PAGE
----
Owning and running a retail space can often be very expensive.
Optimized use of space and product placement are known to promote better sales.
This blog discusses compliance to an automated planogram can help keeping an efficient eye on managing shelf stock and gaining more sales.
Retail space owners, managers, and planners looking to optimize the use of retail space and boost revenue will benefit from this blog.
Is a well-stocked retail shelf the perfect picture of orderliness?
Well, the chances are that it isn’t. If you have ever wondered about the rationale behind the arrangement of a store shelf, you have probably thought of a few hundred possible combinations for putting these products on display. For instance, it would go without saying that you wouldn’t want to put chocolates on the top rack, nor would you like to put just chocolates on the most accessible lower shelf if they aren’t among the most sold items of your brand. Further, all this planning needs to agree with the historical sales data and awareness of your consumers’ psychology. A meticulously thought out planogram, kept in line with the concerns we have discussed above, would be your golden key to optimize your shelves in this aspect
But first, what is a planogram?
A planogram is a visual representation of the placements of products in your store. This can be used to optimize product placement for maximum sales.
Having a planogram chalked out by itself, however, doesn’t carry much weight. It is imperative to put it into active use. But shoppers’ interaction with the shelves might mix up product placement, leading to unnecessary inventory disruption without the prompt replenishment of racks. Even under the observant eyes of a sales representative in the store, things could go intensely haywire due to the magnitude of minute details that need tending to.
Here’s how automation, empowered by computer vision, proposes a befitting solution to the dilemma by enabling real-time supervision of product placements:
The installation of a camera best suited for your retail environment captures streams for the detection algorithm. The algorithm, in turn, detects the multiple SKU instances of particular brands. This is then corroborated with the planogram to identify discrepancies. In the event of a discrepancy, the system sends a real-time update to the sales representative in the store.
Sounds simple? Well, it is, unless your system is not able to tackle some key issues that might crop up in the process:
- The shelf images retrieved by the camera are not occlusion free as shoppers would constantly cross by the shelves. Elimination of this event from the stream is necessary for optimized detection.
- The model should be able to handle changes in illumination on the product or shelf.
- The items on the shelves remain symmetrical before and after replenishment due to a discrepancy. The automated model should be able to distinguish this change accurately.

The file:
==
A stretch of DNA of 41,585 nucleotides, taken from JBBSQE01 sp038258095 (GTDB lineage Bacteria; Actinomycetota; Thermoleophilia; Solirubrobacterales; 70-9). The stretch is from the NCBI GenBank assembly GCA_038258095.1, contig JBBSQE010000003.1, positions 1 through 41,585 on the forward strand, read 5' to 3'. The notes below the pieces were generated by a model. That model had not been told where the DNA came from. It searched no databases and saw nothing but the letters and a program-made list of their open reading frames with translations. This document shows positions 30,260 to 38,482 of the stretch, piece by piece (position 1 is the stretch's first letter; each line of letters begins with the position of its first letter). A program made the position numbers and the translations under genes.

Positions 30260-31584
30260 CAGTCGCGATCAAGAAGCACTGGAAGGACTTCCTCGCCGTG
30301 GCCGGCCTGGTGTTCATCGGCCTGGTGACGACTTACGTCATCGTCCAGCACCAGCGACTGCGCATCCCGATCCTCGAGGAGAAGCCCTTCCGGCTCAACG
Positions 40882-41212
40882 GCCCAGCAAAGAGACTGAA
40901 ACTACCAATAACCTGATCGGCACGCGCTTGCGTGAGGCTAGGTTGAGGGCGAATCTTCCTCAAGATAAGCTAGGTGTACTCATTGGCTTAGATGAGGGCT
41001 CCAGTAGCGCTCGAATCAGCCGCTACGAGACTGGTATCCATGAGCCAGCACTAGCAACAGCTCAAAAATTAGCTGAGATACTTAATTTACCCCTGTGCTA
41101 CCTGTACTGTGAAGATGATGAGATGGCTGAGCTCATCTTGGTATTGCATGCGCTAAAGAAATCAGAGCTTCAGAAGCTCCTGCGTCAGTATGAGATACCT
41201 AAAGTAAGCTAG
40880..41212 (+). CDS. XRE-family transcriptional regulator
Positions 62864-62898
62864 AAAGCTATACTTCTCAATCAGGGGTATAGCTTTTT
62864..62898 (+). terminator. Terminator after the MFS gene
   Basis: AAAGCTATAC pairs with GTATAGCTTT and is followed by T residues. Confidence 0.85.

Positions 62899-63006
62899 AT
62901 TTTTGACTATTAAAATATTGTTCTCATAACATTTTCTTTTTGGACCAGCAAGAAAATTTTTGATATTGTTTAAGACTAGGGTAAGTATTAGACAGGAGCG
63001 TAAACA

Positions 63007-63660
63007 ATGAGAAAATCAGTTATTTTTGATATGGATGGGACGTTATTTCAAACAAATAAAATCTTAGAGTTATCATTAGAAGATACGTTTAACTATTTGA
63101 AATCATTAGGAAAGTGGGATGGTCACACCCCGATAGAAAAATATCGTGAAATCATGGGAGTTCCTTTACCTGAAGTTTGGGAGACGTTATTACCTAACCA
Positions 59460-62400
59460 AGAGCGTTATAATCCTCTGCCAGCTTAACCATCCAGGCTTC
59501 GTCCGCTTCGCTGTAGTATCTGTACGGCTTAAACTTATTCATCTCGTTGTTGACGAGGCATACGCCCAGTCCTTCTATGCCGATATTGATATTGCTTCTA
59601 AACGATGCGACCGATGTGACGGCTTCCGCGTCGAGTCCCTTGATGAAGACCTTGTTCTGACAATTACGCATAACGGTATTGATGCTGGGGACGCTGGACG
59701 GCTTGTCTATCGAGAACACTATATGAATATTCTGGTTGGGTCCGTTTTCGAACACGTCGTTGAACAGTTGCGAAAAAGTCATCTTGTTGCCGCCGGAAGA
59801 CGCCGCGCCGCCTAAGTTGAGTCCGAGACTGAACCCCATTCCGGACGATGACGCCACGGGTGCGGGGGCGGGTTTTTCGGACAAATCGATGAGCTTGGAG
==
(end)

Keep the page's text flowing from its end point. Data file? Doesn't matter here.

A robust model in tackling these scenarios will consequently reduce the person-hours needed for the task and human errors in the process to a significant extent.
What can automating planogram compliance do for a store?
Let us begin by looking at this table:
The information provided here quantifies a product’s contribution to sales. As we saw earlier, any change in the product placement across the store could bring notable changes to this information.
In this light, automated, timely updates passed on to the sales representatives in the store could mitigate not just your customers’ displeasure at finding something they need going out of stock but also ensures that you don’t lose out on ensuing sales. Recent research funded by P&G has revealed that a 10 per cent change in planogram compliance can result in a 1 per cent change in the level of out-of-stocks that add to lost sales. The study also points out that of the customers who cannot find the product they are looking for, 31 per cent will purchase the same from a competitor, 15 per cent will delay the purchase, and 9 per cent would give up on making the purchase altogether.
Monitoring the impact of planogram compliance and tracking success or failure rates can help better plan during the reset cycle. Further, automated planograms can also ensure that checkout data agrees with the updated product count retrieved from the product image, providing proofing against theft or other malpractices.
Retail spaces can often cost a dear sum to function and maintain. Automated planogram compliance can ensure that the retail space is utilized optimally and arranged to craft a shopping experience your customers will love to bank on.
VisAI Platform – Human/People Detection Solution
Businesses today find themselves at a crucial juncture to adopt intelligent technology solutions that can optimize resource consumption while substantiating revenue.
VisAI Labs understands the need for Edge-optimized algorithms that meet various use cases to help retail businesses thrive with automation. To know more about how you can leverage automation in retail for your stores, get in touch with us at email@example.com.